Some months back, a writer to the Whidbey News-Times wrote about the lack of civility in our nation, about issues confronting national and, presumably, state and local issues. To wit, the very contentious debates and letters to the News-Times about the impacts of EA-18 operations on environmental and human concerns.
As I write this letter, there is yet another letter to the editor in which the writers are calling for greater civility with one another.
From what I have read, and what I have watched and listened to on national news organizations, convinces me that we are very nearly into what another has referred to as a “cold” civil war.
I began to think about our last Civil War, 1861-85, wondering if our lack of civility and hostility towards one another in our time could lead to another civil war or militarization of our streets or pockets of serious armed conflict. My fears may seem overly dramatic to some, and, hopefully so, that we’ve reached that point. But, permit me to make yet another observation — that we have gone way beyond civility in our homeland.
First, though, I would like to talk about a a southerner named Mary Boykin Chestnut. She offered one of the main causes responsible for creating conditions leading to the Civil War, which I feel are analogous to our own times.
When one asks what were the causes of the Civil War of 1861-65, most would say slavery or states’ rights. However, the primary cause Mary offered as the cause of the Civil War in 1861 is the same one to consider in our own time. She said the cause of the “Late Great Unpleasantness,” meaning the Civil War, was that we came to hate each other. While slavery and states’ rights were certainly causes for the Civil War, in truth, these were only the catalysts for arguments that would cause all to embrace and embed within their emotional states their hatred for those who held opposing arguments.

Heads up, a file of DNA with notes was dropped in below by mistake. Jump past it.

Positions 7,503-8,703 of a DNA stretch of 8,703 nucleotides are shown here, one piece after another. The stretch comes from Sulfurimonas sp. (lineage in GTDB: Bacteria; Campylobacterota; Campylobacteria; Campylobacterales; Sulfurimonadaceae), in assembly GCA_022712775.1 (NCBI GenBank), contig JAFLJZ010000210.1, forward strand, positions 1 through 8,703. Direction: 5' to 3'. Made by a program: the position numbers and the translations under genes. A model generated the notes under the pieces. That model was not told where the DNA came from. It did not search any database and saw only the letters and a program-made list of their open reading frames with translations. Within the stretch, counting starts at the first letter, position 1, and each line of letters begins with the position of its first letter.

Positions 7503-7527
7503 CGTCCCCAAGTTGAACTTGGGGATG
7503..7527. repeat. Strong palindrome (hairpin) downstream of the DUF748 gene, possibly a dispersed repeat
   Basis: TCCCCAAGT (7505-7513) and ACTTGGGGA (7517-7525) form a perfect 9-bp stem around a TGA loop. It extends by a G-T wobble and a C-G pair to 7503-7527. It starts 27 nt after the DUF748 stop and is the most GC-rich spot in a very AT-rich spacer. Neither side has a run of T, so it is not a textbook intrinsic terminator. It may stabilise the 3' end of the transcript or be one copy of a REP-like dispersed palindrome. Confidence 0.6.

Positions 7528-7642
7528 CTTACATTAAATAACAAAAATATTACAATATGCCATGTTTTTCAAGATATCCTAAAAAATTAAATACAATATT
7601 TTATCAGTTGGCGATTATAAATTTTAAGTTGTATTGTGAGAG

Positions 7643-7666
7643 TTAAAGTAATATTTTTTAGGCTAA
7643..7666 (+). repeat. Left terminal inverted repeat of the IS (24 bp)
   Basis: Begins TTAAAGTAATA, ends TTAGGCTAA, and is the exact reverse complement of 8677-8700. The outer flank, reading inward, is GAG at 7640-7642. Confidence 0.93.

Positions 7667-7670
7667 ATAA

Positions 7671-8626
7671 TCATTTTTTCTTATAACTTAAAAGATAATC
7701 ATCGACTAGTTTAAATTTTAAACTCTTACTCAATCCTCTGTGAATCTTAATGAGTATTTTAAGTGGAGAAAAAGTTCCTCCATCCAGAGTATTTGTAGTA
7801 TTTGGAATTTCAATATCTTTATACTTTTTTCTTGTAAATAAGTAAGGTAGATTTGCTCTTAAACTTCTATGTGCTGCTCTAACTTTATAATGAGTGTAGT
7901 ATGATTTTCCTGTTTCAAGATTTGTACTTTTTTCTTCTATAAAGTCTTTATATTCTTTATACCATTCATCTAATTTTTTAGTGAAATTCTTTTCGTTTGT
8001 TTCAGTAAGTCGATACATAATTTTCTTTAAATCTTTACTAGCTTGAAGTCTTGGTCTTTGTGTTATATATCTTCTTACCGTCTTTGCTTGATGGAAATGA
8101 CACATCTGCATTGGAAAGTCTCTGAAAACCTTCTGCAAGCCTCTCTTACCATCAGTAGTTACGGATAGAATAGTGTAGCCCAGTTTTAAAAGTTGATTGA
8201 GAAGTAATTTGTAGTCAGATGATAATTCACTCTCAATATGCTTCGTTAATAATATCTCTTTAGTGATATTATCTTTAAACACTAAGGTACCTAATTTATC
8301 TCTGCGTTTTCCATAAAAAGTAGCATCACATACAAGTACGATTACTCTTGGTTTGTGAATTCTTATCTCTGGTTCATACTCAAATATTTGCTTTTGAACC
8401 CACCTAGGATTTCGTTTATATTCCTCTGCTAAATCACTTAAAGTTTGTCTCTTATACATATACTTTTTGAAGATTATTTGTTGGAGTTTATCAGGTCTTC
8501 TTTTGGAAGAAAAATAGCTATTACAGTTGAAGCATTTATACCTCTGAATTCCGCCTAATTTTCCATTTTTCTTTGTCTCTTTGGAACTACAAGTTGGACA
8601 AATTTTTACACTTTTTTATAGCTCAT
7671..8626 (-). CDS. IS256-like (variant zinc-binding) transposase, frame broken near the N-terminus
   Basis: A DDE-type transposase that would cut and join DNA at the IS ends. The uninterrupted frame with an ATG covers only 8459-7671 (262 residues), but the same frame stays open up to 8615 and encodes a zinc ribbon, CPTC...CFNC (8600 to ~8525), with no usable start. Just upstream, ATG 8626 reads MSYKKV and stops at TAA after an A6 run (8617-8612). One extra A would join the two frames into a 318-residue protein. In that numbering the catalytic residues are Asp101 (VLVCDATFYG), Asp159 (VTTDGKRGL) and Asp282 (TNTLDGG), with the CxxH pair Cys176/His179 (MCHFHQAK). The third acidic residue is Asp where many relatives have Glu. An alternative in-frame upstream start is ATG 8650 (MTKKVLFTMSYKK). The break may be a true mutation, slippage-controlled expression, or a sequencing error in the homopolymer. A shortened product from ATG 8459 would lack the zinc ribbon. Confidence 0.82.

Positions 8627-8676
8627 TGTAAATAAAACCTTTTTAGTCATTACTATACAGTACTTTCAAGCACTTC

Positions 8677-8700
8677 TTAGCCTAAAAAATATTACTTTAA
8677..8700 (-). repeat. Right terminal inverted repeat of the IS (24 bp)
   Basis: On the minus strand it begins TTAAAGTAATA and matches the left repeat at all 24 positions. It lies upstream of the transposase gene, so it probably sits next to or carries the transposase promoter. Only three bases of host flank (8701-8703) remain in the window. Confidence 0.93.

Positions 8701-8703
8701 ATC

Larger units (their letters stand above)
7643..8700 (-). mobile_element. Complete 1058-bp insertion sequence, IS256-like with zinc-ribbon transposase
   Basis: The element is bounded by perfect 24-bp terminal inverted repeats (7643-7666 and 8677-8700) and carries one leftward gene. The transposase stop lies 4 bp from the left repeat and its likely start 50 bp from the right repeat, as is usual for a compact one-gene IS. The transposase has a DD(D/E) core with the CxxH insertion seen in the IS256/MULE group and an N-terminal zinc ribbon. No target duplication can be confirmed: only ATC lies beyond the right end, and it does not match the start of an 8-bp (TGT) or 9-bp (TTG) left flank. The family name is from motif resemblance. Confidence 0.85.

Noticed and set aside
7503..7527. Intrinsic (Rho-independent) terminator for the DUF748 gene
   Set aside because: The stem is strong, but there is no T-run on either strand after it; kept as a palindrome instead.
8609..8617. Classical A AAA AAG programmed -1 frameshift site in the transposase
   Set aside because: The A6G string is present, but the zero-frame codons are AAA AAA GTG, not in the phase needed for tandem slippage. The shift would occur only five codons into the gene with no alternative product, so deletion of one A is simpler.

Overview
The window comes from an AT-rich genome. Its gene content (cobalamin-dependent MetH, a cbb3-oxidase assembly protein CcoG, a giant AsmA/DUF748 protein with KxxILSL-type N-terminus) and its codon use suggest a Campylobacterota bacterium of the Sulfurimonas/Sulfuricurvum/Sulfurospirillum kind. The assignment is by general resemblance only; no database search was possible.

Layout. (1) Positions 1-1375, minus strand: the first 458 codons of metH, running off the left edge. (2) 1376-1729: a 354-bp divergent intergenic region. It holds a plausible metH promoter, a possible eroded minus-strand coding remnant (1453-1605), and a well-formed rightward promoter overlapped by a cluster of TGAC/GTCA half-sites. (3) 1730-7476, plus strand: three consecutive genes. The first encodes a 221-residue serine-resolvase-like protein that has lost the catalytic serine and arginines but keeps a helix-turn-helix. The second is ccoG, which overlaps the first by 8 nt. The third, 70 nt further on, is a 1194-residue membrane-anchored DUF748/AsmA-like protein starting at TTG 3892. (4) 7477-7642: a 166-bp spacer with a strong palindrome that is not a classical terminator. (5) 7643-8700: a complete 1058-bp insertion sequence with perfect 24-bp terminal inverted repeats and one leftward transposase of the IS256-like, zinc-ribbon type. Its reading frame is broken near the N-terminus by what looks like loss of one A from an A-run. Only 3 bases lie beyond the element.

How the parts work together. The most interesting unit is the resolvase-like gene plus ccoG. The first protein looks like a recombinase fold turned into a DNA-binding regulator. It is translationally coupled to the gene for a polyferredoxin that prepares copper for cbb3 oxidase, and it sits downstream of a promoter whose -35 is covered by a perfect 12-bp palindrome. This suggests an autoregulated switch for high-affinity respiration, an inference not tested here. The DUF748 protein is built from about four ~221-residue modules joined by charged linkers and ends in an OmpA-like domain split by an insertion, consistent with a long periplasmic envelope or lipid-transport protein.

These arguments were those that would cause Americans to coalesce around their hatred towards those who would threaten their views.
In 1861, you were likely for slavery or against it. In 1861, you were probably a proponent of states’ rights. In 1861, you may have embraced both arguments.
In our own time, the term “tribalism” is widely used to describe how most Americans feel about themselves, their identity politics, about themselves and, moreover, a certain view of those who are not of the same thinking … that is not of this tribe but, rather, the other tribe, the opposition, the “enemy.”
In our time, it is most certainly Democrats, and all that they stand for, versus Republicans, notably Donald Trump, and what he … they … stand for.
The Republican Party has definitely become the party of Donald Trump. It is, to my mind, that both sides coalesced in strong opposition, if not hatred, to wit the recent arrest of Cesar Sayoc, the right-wing “nut-job,” and are now in a position of choosing one side or another.
One can not be a “little” for slavery. One can not be a “little” for states’ rights. I would suggest that one can not be a “little” for Donald J. Trump.
Trump is a psychopathic/sociopathic, narcissistic personality. He simply does not possess the ability to be empathetic.
According to Trump’s own lawyers, he is incapable of telling the truth. But what concerns me more than anything else is his attraction to millions of Americans.
Trump is an abomination. He is leading us all back to 1861.